It’s Library Card Sign-Up Month. With the focus this month on trying to get new library customers and issuing as many new cards as possible, I thought I’d try to come up with some YA books that have libraries as a part of the plot. Surprisingly, for a place where so many of us spend so much time, and that many authors say they go to for inspiration and research, the library itself is not featured a lot in YA books â€“ unlike books for younger readers (i.e. Brandon Sanderson’s Alcatraz Versus The Evil Librarians and other books in the series, and many other books) or adults – just think of all of those murders in libraries in the Agatha Christie and other mystery books. Or, if it is, it’s not portrayed as the place teens want to spend any time in unless they have to.
The YA series that immediately came to mind was Buffy the Vampire Slayer â€“ Josh Whedon’s TV series, the paperbacks written by various authors, and the Buffy graphic novels. I still miss the TV show. Giles was a great librarian!
Here are some other YA books where libraries â€“ public and school â€“ do play a prominent role or contain a memorable scene(s).
A Bad Boy Can be Good for a Girl by Tanya Lee Stone is about teen girls who write comments in library copy of Judy Blume’s Forever and pass it around about a â€œbadâ€ boy as a warning for other girls.
Bumped by Megan McCafferty (2012 Best Fiction for Young Adults nominee) takes place in 2036 where the children’s room in the local public library is an historical artifact, rarely used, but it’s open, and the two main characters Melody and Zen go there frequently to hang out alone in the children’s playhouse.
In the graphic novel Americus by MK Reed, artwork by Jonathan Hill (2012 Great Graphic Novels for Teens nominee), high school freshman Neal Barton just wants to read in peace. Unluckily for him, some local Christian activists are trying to get his favorite fantasy series banned from the Americus public library on grounds of immoral content and heresy. Something has to be done, and it looks like quiet, shy Neal is going to have to do it. With youth services librarian Charlotte Murphy at his back, Neal finds himself leading the charge to defend the mega-bestselling fantasy series that makes his life worth living.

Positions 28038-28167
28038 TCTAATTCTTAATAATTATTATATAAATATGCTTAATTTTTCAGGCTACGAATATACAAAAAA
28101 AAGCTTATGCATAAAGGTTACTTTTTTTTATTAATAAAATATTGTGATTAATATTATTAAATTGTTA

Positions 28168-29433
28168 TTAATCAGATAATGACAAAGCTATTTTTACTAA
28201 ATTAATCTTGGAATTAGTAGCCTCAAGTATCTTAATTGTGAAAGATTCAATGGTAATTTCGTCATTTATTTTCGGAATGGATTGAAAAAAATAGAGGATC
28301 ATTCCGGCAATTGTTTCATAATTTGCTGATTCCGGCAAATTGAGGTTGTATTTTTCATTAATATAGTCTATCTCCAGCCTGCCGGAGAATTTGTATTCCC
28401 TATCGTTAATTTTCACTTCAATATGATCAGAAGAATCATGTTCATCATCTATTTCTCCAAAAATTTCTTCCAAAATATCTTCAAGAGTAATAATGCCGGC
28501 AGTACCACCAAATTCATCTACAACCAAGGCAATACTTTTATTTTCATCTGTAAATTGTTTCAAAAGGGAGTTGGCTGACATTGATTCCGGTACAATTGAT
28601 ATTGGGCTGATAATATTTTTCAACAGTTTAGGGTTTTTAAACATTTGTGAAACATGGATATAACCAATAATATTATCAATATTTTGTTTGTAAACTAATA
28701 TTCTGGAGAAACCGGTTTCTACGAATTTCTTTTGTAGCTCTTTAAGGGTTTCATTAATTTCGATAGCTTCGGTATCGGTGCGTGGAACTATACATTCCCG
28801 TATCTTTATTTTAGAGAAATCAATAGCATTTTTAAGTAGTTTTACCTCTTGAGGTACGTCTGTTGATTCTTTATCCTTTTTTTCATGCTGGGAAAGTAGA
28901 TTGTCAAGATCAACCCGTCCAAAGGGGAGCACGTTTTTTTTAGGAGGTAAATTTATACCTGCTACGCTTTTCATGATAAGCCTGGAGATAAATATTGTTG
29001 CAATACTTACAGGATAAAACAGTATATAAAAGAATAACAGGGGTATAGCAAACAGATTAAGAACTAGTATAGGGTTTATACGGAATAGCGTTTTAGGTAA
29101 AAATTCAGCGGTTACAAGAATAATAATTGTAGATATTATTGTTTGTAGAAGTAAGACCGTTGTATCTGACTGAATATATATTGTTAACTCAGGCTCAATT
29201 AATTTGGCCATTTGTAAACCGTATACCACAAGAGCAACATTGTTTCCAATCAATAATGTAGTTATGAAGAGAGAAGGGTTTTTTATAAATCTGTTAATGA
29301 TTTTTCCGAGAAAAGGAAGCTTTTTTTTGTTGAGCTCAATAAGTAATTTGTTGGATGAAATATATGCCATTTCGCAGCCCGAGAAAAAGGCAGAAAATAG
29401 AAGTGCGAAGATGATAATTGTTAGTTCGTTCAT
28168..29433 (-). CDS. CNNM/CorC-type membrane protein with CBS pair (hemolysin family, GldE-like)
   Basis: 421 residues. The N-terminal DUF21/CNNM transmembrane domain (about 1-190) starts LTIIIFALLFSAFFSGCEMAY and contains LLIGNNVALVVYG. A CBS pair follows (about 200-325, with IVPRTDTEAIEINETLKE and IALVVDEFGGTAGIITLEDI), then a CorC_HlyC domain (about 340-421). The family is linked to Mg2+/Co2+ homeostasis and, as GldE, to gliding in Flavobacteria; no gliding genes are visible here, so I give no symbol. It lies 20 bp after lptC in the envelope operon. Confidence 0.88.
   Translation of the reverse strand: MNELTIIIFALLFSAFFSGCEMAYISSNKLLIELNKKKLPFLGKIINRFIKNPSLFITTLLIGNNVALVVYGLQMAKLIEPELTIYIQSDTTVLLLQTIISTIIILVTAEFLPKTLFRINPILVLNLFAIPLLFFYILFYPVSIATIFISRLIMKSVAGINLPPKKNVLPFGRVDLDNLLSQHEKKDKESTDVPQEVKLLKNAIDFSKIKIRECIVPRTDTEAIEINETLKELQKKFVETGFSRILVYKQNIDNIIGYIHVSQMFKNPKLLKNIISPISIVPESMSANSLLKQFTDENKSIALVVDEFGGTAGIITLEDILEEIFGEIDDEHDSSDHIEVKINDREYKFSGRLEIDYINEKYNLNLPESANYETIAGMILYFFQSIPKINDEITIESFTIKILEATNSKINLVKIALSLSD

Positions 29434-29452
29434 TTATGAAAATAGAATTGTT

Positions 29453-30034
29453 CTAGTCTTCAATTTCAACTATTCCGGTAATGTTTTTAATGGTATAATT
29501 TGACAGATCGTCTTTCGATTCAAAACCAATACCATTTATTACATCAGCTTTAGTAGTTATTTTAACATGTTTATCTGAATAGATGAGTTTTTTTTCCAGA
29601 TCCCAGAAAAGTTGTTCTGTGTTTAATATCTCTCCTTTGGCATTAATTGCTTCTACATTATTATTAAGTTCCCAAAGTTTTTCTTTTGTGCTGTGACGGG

Ten Miles Past Normal by Frances O’Roark Dowell (2012 Best Fiction for Young Adults nominee) features Janie who lives on a mini-farm where she talks to the goats (when no one else is around) and is considered weird by her high school freshman classmates. Since her best friend doesn’t share her lunch period, for the first two months of school she’s been spending her lunch period alone in the library. Things begin to look up after she befriends a new girl who also hangs out there who helps her to see that normal’s really boring. Janie also discovers that the school librarian has a more live and let live attitude than she initially thought.
Book of Lilah (2012 Great Graphic Novels for Teens nominee) is a really fun graphic novel set in the ultimate library written by Jack Monaco, artwork by Javi Fernandez. For thousands of years a secret association known as the Keepers has quietly protected the world’s knowledge. This group skillfully tracks and cultivates world progress, and at times destroys knowledge that they believe could harm mankind. Someone is after the Keepers, and it’s up to one unsuspecting 20-year-old girl named Lilah to save the day.
Delia Sherman’s short story CATNYP, from the The Faery Reel:Tales from the Twilight Realm, edited by Ellen Datlow and Terri Windling, is about a feisty changling girl who helps a changling boy return to the “real” New York City from the parallel fairy world where they were both raised. In the story, the New York Public Library’s automated catalog called CATNYP is a real lion and a library page is literally an animated piece of paper that retrieves books.
In Kody Keplinger’s Shut Out, Lissa and the other girlfriends of the football players go on a hookup strike to try to get their guys to stop making their rivalry with the soccer players more important to the guys than they are. Lissa and the other girls plan their strike, and regularly meet to report on how it’s going in their high school library. Lissa also works part-time in the local public library with the guy she’s falling for: Cash, the star of the school’s soccer team and her boyfriend’s hated rival. See Faythe Arredondo’s blog entry from September 16th for YouTube video of book trailer.
There are many other books I could have mentioned where the main character is a librarian or a caretaker of books and knowledge and scenes are set in a library, like Lirael by Gareth Nix, and Pearl North’s Libyrinth but here I wanted to focus strictly on library as a plot setting, not the character as a librarian.
— Sharon Rawlins, currently reading a galley of Mal Peet’s Life: An Exploded Diagram